In the same Government Emergency Ordinance No. 51/2008 we also find stimulating provisions, respectively those included in article 20 regarding the possibility to reimburse the amount paid as mediator’s fee, if prior to going to law, mediation had been used, but it did not end in a settlement, similar to the case when mediation was used after having gone to court, but prior to the first day of hearing.

Prevalence of mediation

How common is commercial mediation compared with litigation?

Commercial mediation is not very popular or common compared to litigation. While this conclusion is personal to the authors, there aren’t official statistics to back up views related to the level of practice of commercial mediation in Romania.

Mediators

Accreditation

Is there a professional body for mediators, and is it necessary to be accredited to describe oneself as a ‘mediator’? What are the key requirements to gain accreditation? Is continuing professional development compulsory, and what requirements are laid down?

The professional body for mediators in Romania brings together 10,666 mediators accredited by the Romanian Mediation Council. Of all the mediators accredited, 4,641 are authorised to practise, according to the website of the Romanian Mediation Council (www.cmediere.ro/mediatori/) accessed on 24 April 2019, while the rest have suspended their mediation activity, mostly because of limited opportunities for practice.

The mediator profession in Romania can be practised only by individuals who have acquired the capacity of authorised mediator, under the national accreditation scheme and in compliance with the provisions in the Romanian Mediation Law.

A mediator can be any individual who meets the following requirements:

  • is fully qualified to practise;
  • has a university education;
  • has at least three years’ work experience;
  • is medically able to perform this activity;
  • has a good reputation and has not been convicted of an intended offence likely to affect the reputation of the mediator profession;
  • has graduated in mediator training courses or a relevant master’s degree level post-university programme, accredited in accordance with the law and approved by the Mediation Council; and
  • has been authorised as a mediator, under the conditions stated in the Mediation Law.

Romanian Mediation Law, under article 8, regulates all the conditions for foreign mediators interested in working permanently or occasionally in Romania according to which citizens of EU member states, of the EEC or of the Swiss Confederation who are holders of a document certifying their capacity and qualification as a mediator (obtained in any of the above states), shall - under the right to residence context - have access to this profession in Romania, after such qualification documents shall be acknowledged by the Mediation Council, in accordance with Law No. 200/2004 on the acknowledgement of professional diplomas and qualifications for the professions regulated in Romania, as later modified and supplemented. Mediator qualification documents obtained in any other state other than Romania, of the EU, the EEC or Swiss Confederation by the citizens listed above shall be acknowledged in accordance with the provisions under article 8, paragraph 5, applicable accordingly. If the abilities and knowledge do not meet the qualification requirements as stated in Romanian laws, the Mediation Council shall consider the professional experience of the applicant and can ask the applicant to demonstrate that he or she meets all such professional requirements. According to article 8, paragraph 5, the citizen of a third country, who graduates in mediator training courses abroad or who acquired mediator capacity abroad and wishes to permanently perform mediation activity in Romania, shall get access to this profession provided that he or she presents the education titles, accompanied by the validation certificate issued by the Ministry of Education and Research and he or she presents the contents of the completed training curriculum, including the duration of training, and, as the case may be, the documents demonstrating his or her acquired capacity as a mediator.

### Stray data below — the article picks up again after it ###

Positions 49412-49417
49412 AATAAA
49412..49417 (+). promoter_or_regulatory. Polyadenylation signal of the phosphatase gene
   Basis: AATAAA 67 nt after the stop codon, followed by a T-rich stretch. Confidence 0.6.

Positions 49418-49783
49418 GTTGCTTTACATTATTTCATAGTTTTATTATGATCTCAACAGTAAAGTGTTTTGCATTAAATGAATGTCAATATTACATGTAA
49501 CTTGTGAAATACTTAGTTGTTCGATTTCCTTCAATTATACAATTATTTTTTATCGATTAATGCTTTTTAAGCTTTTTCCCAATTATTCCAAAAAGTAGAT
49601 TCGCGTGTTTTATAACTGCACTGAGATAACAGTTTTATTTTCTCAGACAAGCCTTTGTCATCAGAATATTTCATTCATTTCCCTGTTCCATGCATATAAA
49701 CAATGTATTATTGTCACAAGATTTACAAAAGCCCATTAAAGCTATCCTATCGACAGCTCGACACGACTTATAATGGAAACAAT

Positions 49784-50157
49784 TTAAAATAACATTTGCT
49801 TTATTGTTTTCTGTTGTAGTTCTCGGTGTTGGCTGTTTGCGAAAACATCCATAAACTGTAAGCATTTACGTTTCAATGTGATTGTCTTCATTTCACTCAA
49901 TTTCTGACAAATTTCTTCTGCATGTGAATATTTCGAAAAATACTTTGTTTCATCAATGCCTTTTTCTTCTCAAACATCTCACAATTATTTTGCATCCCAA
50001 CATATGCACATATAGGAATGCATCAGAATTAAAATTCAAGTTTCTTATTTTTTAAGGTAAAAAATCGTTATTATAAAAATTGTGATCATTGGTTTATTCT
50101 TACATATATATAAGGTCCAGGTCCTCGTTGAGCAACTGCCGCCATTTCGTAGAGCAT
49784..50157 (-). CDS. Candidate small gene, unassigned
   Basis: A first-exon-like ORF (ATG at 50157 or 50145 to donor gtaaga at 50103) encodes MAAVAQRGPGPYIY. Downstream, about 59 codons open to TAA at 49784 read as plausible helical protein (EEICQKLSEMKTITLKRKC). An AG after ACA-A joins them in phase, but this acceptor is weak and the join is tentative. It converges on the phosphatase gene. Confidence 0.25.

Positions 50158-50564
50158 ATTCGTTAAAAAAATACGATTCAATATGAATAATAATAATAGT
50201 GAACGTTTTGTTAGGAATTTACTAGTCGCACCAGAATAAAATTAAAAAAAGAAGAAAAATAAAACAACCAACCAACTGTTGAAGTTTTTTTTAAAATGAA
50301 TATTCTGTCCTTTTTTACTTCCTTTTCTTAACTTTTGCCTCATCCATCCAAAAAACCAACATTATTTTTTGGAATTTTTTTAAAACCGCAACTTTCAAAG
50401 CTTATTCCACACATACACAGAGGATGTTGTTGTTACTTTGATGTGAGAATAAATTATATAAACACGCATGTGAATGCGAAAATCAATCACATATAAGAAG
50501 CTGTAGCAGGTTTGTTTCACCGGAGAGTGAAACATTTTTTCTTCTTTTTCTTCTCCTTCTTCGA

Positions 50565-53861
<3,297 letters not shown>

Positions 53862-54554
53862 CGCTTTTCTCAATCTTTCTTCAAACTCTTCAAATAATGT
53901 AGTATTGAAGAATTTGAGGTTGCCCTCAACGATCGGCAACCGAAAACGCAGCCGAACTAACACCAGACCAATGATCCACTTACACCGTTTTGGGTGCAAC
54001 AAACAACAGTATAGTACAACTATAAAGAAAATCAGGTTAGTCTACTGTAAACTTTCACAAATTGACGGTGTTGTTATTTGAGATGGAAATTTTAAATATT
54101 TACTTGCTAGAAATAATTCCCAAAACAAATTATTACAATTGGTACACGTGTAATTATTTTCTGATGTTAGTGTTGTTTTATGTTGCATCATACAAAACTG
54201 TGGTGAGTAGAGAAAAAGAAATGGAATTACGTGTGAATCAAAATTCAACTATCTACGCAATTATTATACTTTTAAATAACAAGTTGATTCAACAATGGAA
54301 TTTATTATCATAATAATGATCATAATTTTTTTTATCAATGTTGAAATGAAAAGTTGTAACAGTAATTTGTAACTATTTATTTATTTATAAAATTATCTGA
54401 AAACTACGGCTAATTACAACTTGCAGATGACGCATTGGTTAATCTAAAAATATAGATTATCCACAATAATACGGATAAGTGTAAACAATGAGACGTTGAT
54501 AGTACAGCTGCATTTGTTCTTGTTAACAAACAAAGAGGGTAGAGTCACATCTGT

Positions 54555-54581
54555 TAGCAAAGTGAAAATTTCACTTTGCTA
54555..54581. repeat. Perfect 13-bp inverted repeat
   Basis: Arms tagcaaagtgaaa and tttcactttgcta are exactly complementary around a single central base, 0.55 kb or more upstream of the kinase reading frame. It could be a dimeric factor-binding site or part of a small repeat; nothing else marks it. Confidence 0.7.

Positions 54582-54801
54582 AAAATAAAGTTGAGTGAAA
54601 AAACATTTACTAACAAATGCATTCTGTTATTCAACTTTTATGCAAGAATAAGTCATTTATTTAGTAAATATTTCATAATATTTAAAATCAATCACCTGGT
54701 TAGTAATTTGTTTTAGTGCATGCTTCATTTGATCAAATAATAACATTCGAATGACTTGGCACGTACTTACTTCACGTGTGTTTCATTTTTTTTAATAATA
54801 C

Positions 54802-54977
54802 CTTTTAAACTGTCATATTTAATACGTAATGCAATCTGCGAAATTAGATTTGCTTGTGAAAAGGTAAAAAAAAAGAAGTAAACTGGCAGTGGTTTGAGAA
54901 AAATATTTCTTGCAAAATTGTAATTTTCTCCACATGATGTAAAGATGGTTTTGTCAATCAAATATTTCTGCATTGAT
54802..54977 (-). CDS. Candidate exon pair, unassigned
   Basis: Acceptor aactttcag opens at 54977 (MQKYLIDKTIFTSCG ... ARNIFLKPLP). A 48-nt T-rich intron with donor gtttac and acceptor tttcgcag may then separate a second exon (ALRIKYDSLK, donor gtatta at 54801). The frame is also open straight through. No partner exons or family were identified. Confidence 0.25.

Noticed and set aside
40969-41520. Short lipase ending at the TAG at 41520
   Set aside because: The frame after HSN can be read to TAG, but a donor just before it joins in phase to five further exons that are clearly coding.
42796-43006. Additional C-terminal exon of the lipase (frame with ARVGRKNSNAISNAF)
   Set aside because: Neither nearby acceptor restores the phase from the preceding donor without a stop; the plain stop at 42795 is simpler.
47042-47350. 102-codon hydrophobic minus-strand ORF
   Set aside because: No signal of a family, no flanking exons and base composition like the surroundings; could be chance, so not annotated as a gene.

The Mediation Council shall evaluate the contents of the presented training curriculum, including the duration of training, comparing the knowledge and abilities certified by such documents in accordance with Romanian legislation and shall decide, if the case requires, the necessary access to this profession. The validation or compensation requirements of the applicant qualification if his or her certified knowledge and abilities do not correspond to the qualification requirements as stated in the Romanian legislation, shall be defined based on the regulations stated under article 17, paragraph 2. Moreover, the foreign citizen mediator may perform mediation activity in Romania occasionally, under the form of a service providing activity, based on a document certifying that he or she legally performs this profession in the country from which he or she originates, thus being exempted from the authorisation and listing on requirements, as stated in the laws. Nevertheless, in such a case, the person concerned must notify the Mediation Council in writing about carrying out this activity in Romania.

Romanian mediators are required to undertake 20 hours of continuous professional development every year.

Liability

What immunities or potential liabilities does a mediator have? Is professional liability insurance available or required?

The disciplinary liability of Romanian mediators are engaged for the following forms of misconduct:

  • breach of the obligation of confidentiality, impartiality and neutrality;
  • refusal to provide answers to requests made by the judicial authorities, in the cases stipulated by law;